They call the new Alexa device Roav Viva and it will cost $50.  We asked Alexa what Roav Viva means but she didn’t know. Well, anyway … it talks through Bluetooth to a speaker, in your cupholder or elsewhere. (Bluetooth is a wireless radio transmission protocol named for a long, long dead king of Denmark.) Or it plugs in to your car radio. Look for a tiny socket labeled “aux” on the right side of the car radio. Aux means auxiliary. Our car is 18 years old and has no tiny socket, so another way to go is to listen to Alexa’s calm sweet voice through our smartphone. (The voice is a composite; by the way, there is no Alexa.) To hear her through the car’s own radio we could get an FM transmitter but that also goes into the cigarette lighter, so we’d need a car with two cigarette lighters.

We don’t really “need” Alexa, though we’ve heard of people who miss her terribly when they take trips. Our Pixel 2 phone has “Google Assistant” built in, and phones that don’t have it can download it from the Google Play store. We love Google Assistant, it’s also the voice inside the “Google Home” we have in the kitchen. IPhone users have Siri for the same purpose and they would both seem to be good alternatives to the new Roav Viva.

For other ways to get Alexa in your car, there’s Garmin’s “The Speak Plus,” also coming out in February, for $230. Besides channeling Alexa, it records accidents and delivers alerts. Panasonic is coming out with the Alexa Onboard. Logitech has Zero Touch for $50.

Free Logo Designs

 

DesignEvo.com lets you create a free logo in three clicks. The only catch is, they ask you to give them credit if you use it on your website, Facebook page or elsewhere. (Failure to do so could result in a visit from the logo police, who are madmen editors.)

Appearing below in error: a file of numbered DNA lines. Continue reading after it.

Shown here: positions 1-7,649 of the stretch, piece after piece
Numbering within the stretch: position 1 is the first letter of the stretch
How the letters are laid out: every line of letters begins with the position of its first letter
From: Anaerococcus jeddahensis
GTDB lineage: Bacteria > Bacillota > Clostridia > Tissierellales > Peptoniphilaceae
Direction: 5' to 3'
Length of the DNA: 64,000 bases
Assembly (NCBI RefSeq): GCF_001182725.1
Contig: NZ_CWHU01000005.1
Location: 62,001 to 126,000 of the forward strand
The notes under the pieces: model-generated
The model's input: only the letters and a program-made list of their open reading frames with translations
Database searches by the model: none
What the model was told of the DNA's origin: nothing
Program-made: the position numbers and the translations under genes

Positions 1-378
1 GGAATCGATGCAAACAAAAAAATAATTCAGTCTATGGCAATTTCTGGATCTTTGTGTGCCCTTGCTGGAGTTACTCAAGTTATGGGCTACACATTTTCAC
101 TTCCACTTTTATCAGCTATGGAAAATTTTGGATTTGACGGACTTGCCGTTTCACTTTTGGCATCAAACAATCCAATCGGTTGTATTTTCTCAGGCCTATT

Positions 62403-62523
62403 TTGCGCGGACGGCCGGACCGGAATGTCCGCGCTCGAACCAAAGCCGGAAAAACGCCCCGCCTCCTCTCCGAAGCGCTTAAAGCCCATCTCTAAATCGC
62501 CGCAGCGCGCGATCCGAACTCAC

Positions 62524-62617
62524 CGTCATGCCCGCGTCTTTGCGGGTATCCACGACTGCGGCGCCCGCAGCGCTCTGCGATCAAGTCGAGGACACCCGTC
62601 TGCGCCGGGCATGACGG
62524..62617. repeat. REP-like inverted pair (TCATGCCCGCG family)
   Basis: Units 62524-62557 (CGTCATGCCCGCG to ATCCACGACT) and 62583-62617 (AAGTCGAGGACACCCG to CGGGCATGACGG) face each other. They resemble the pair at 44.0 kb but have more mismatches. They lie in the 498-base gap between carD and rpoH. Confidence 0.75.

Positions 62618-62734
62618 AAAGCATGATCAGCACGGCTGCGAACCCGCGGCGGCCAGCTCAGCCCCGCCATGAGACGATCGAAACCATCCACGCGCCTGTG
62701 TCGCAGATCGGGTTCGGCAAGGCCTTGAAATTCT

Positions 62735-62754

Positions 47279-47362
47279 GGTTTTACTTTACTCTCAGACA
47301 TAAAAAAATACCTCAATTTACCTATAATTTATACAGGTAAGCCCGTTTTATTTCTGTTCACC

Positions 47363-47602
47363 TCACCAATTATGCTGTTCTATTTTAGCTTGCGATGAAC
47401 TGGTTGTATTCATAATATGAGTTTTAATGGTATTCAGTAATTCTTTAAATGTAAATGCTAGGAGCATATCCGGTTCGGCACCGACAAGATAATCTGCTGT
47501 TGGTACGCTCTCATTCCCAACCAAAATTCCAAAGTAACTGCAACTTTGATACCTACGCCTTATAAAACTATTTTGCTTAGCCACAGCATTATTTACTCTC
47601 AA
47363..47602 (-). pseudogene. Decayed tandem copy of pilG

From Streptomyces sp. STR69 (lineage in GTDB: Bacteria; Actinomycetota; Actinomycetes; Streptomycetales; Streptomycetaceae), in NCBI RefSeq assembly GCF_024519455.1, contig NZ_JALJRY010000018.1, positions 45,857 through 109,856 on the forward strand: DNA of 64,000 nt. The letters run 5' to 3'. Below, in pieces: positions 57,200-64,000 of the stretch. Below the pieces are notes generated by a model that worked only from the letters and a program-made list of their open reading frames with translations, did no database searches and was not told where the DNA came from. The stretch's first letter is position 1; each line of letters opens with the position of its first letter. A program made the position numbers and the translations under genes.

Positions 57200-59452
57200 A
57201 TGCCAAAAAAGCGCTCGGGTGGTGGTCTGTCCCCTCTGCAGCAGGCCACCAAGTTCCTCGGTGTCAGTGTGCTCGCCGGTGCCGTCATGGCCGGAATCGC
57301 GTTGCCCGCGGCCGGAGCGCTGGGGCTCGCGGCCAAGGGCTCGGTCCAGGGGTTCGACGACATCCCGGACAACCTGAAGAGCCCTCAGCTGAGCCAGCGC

To make a logo, start by clicking to choose a template. Frankly, their free templates looked just as good as the professional ones. Type in the name of your company or organization and make up a slogan. Click “Download.” They’ll ask you to share their name on Facebook or some other social media site, but you can ignore that, and then it’s all yours, ready to use in three versions. One comes with a transparent background so you can use it on colored pages.

DesignEvo has over one million icons to choose from in various categories. They also have hundreds of fonts and shapes. Download as many as you want. If you need more fonts, you can download them from other sites, but beware: downloading fonts is an easy way to pick up malware. We were okay downloading fonts from BlueFaqs. Search on the phrase “20 Free Fonts Ideal for Logos and Headings.”  Once you find one you like, click it, then click the download button. Then double-click the “ttf” file and click “install.”

We made a sample logo you can see above.

App Happy